“Unbreakable Kimmy Schmidt” star Ellie Kemper is responding to backlash over her participation in a debutante ball with racist origins when she was 19.
On Monday Kemper took to Instagram to apologize for her participation in the event, acknowledging its ties to white supremacy.
“The century-old organization that hosted the debutante ball had an unquestionably racist, sexist, and elitist past. I was not aware of this history at the time, but ignorance is no excuse. I was old enough to have educated myself before getting involved,” she wrote, in part.
“I unequivocally deplore, denounce and reject white supremacy,” Kemper, 41, writes, adding she recognizes that as a white woman, she has benefitted from a system of “unequal justice and unequal rewards.” The actress promises to “continue to educate” herself, as well as use her platform to support change toward a better society.
Also on Instagram, Kemper’s “Unbreakable Kimmy Schmidt” co-star Tituss Burgess reposted the statement and added words of support for her.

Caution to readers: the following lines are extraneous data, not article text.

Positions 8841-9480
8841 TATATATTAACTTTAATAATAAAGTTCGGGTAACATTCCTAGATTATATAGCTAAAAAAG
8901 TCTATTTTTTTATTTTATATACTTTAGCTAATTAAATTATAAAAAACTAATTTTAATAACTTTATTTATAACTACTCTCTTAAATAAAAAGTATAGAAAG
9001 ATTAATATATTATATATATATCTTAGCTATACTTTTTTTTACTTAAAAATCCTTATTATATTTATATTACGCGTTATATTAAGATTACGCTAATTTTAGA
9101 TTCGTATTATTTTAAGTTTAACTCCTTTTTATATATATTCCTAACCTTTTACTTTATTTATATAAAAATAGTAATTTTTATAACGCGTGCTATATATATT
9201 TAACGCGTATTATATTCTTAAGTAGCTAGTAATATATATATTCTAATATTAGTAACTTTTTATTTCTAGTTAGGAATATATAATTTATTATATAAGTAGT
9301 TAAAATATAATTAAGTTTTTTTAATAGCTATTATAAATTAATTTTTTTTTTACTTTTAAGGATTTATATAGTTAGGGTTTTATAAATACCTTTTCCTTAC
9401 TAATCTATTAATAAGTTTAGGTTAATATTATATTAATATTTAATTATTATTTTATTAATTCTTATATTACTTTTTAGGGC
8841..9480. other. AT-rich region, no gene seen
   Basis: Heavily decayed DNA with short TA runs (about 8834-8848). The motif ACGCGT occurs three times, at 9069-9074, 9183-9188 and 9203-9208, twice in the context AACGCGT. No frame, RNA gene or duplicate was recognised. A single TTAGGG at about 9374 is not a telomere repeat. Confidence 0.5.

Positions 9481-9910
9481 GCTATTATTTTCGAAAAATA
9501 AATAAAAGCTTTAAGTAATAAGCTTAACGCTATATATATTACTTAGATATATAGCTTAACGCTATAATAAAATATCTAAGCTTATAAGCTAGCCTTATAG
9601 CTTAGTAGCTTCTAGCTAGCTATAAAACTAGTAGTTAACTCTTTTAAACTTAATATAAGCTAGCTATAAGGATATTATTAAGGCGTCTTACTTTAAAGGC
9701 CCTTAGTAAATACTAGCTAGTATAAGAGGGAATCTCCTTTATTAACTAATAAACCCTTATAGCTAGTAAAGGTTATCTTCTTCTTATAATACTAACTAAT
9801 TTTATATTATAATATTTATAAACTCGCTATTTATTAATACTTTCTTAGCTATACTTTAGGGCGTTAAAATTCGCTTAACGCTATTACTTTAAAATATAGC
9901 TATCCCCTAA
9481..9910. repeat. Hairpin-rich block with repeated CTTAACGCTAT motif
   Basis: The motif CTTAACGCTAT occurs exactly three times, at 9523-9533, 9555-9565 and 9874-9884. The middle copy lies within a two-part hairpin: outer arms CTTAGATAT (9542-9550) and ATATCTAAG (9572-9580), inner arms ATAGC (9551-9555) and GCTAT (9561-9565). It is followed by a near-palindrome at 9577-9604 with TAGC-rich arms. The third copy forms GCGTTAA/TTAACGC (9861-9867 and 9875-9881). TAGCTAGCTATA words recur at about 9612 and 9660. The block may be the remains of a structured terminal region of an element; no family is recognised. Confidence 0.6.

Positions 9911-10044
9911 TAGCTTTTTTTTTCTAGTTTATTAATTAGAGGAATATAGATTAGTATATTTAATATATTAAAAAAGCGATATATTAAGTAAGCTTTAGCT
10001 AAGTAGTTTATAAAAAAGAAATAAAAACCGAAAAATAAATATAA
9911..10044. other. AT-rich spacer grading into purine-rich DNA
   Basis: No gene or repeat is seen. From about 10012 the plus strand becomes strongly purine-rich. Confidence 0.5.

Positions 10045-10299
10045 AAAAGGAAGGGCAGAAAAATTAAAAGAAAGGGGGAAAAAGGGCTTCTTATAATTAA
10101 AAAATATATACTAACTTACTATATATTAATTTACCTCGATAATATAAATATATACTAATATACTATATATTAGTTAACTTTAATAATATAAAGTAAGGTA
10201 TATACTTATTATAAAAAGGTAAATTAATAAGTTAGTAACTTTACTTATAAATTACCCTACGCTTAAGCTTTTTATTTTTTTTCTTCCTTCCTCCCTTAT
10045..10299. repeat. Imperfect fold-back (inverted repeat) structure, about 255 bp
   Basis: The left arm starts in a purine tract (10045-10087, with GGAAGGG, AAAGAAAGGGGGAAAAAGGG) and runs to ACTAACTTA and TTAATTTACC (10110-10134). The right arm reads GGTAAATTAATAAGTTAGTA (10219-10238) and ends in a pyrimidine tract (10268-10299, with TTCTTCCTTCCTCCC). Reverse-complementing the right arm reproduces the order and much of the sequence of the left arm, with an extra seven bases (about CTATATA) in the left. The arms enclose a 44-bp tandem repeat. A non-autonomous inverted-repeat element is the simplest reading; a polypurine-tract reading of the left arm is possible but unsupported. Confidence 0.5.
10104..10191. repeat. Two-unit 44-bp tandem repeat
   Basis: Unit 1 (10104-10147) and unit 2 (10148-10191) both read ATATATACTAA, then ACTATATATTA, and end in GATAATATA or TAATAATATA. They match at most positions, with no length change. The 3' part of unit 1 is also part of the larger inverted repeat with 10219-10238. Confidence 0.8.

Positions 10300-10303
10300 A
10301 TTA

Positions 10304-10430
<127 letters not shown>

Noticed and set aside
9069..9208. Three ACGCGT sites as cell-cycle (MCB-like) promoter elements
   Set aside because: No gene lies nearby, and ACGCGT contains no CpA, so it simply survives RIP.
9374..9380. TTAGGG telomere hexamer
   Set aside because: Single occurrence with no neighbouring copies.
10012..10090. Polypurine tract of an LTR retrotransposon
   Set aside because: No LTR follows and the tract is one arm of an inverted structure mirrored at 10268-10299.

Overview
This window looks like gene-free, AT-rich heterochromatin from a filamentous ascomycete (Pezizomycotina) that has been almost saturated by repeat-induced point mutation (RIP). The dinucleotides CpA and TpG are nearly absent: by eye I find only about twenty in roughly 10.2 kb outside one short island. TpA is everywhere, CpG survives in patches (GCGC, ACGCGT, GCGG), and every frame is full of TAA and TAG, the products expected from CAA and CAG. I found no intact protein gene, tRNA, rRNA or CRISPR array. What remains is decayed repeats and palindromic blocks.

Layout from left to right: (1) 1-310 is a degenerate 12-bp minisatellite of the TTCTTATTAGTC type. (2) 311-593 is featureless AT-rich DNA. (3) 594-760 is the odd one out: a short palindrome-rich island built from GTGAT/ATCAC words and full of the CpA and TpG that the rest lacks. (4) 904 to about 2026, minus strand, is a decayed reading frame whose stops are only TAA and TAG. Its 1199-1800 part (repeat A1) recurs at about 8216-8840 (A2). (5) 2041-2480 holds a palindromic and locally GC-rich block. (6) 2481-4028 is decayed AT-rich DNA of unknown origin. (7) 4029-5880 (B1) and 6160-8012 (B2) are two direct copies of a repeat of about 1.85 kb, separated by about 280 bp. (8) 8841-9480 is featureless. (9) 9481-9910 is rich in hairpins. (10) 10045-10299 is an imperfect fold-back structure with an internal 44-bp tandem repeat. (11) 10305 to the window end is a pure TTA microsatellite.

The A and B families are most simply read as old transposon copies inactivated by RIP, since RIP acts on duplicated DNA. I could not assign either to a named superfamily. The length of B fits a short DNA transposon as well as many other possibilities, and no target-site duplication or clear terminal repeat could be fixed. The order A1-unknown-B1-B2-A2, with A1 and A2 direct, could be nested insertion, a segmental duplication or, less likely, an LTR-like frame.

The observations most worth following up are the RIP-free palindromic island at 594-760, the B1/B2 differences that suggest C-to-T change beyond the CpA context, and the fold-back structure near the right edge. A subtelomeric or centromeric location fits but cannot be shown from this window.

“I love my Ellie ❤️, Oh, & P.S. Next time, just ask me, I’ll tell ya what to do 🥰,” he wrote.
Comedian Yvette Nicole Brown also wrote in response to Kemper’s post, “Thank you for taking the time to apologize, Ellie. And for realizing that though you didn’t know about the white supremacy origins of the organization, fans of yours — who are still affected by the myth of white supremacy to this day — needed to hear that you realize it was hurtful for us to learn about it all and that you are sorry that you took part.”
Last month, a Twitter user posted images of the Veiled Prophet Ball which went viral, prompting users to respond with a newspaper clipping and images of Kemper’s participation in the event in 1999. Kemper was a Princeton University freshman when she was crowned the Queen of Love and Beauty at the St. Louis ball.
The Veiled Prophet Organization was partly created in “response to growing labour unrest in the city, much of it involving cooperation between white and Black workers,” and banned African Americans and Jewish Americans from joining the organization. The hooded white robes worn by the first Veiled Prophet have drawn comparisons to the Ku Klux Klan, though the organization has no official ties to the hate group.